Since the United States is a maritime nation, logic says we need a strong navy to protect our coasts, our merchant ships, and our interests abroad. Yet, despite knowing this, at the end of the American Revolution, the Continental Navy, along with the Continental Army were both gone – dissolved. This left the new nation defenseless.
Why? Our Founding Fathers feared standing armies and navies because they saw them as a threat to democracy. Washington was born in 1732, Jefferson in 1743, Franklin in 1706, Adams in 1735. Their lives were defined by struggles for power and territory in Europe that led to coups, counter coups, and wars.
The War of Austrian Succession began in 1744 and ended in 1748. It bled, literally into the Carnatic Wars of 1748 to 1753. Three years later, the the Seven Years War of 1756 to 1763 began.
Internationally, the world in the 1780s and 1790s wasn’t a nice place. Naively, our Founding Fathers thought countries around the world honor our desire to be neutral. They naively thought that the French Navy through the 1778 Treaty of Friendship and Alliance, would protect our merchant vessels sailing in the Mediterranean, the Caribbean and European waters. It did not.
We turned to our former enemy, the British and the Royal Navy. Parliament allowed, at the convoy commander’s discretion, U.S. flagged ships to sail in convoys escorted by the Royal Navy.
There were other bad actors on the scene who recognized no flag. They were only interested in capturing ships, selling the cargo, and holding the ship and the crew for ransom. Even though the Age of Piracy ended mid-18th Century there were still pirates were still operating in the Caribbean. In the late 18th Century, the most famous pirates were based along the North African coast. The Barbary Pirates saw U.S. merchant ships as easy pickings and a gullible young nation who thought tribute would keep its ships from being taken.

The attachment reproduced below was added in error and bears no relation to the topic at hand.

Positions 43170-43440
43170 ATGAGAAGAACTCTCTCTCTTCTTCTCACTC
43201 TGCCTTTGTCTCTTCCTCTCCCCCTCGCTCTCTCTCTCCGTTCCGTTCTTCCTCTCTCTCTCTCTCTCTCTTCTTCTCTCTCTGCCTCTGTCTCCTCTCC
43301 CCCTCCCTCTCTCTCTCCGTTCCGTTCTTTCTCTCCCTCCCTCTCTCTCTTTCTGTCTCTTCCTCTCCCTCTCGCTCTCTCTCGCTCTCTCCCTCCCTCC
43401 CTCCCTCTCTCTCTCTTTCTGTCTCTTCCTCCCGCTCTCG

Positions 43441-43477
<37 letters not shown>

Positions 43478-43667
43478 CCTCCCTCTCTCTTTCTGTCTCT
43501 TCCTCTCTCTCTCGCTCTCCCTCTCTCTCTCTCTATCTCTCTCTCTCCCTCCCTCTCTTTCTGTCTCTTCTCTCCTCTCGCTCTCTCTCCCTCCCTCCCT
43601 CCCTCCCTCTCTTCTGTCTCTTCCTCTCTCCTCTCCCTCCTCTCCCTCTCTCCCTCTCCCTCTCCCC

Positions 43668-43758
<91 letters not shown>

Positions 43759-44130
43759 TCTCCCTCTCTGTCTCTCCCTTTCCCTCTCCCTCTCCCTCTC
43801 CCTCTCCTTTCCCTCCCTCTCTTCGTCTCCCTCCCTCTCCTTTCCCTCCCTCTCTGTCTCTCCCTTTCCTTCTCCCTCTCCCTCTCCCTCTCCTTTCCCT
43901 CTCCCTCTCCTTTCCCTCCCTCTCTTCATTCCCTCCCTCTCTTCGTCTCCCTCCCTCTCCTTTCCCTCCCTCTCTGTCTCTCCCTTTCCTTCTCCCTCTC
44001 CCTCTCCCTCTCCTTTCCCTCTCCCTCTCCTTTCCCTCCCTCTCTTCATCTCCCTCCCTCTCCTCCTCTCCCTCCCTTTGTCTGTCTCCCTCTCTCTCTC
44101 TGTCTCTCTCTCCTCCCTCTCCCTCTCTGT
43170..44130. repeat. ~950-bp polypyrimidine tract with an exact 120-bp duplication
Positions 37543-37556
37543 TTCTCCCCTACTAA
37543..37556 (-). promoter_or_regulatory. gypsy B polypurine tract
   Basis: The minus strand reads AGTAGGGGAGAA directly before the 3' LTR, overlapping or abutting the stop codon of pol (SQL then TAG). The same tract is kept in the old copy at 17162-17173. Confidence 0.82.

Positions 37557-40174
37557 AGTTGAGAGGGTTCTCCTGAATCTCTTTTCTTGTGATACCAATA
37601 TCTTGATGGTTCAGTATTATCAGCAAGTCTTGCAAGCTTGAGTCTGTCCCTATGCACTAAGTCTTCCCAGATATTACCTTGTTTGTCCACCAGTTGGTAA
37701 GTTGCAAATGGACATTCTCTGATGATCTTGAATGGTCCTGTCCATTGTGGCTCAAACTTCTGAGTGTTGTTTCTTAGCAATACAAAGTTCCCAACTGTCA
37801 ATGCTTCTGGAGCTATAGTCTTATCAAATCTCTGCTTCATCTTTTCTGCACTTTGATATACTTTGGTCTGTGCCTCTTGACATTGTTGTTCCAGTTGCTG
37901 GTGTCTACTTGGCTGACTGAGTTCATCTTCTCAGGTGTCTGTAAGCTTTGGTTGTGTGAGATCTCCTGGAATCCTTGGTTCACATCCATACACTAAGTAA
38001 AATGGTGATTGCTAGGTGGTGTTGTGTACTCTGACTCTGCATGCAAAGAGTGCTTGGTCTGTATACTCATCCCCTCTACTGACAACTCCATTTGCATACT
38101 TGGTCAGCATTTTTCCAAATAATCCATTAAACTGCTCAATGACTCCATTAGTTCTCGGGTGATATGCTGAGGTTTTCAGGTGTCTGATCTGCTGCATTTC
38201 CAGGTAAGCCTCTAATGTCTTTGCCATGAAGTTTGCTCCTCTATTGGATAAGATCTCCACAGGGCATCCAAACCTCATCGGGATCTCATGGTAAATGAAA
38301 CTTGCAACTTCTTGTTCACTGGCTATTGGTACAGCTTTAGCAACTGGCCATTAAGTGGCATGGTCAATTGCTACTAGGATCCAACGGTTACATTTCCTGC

When the French Revolutionary Wars began in 1792, nations on both sides claimed U.S. ships were carrying contraband to their enemy and therefore, could be seized. Between 1792 and 1794 when the Jay Treaty was signed, the Royal Navy had seized 300 U.S. ships. Most of were carrying goods from French territories in the Caribbean to customers in Europe, Canada, and the U.S.
By 1797, 20% of the Federal budget was tribute going to the Barbary States. When the amount reached, 30%, the U.S. Congress, led by President Jefferson, said enough was enough and the nascent U.S. Navy was committed to put an end to their demands for tribute.
If one uses the March 20th, 1783, the date Alliance – the last frigate in the Continental Navy – was taken out of service until Washington signed the Navy Act on March 27th, 1794, the U.S. had no navy for 11 years. The act created the U.S. Navy and it would take several years before ships were built and crews trained.
So unless the geography of the earth changes, the point of this post is that the United States needs a strong, well-equipped, and well-led Navy. It was true in 1783 and is just as true in 2021. This is a lesson we learned and painfully re-learned over throughout our history.
Etching is of the U.S.S. Alliance,36 guns that hangs in the National Museum of the U.S. Navy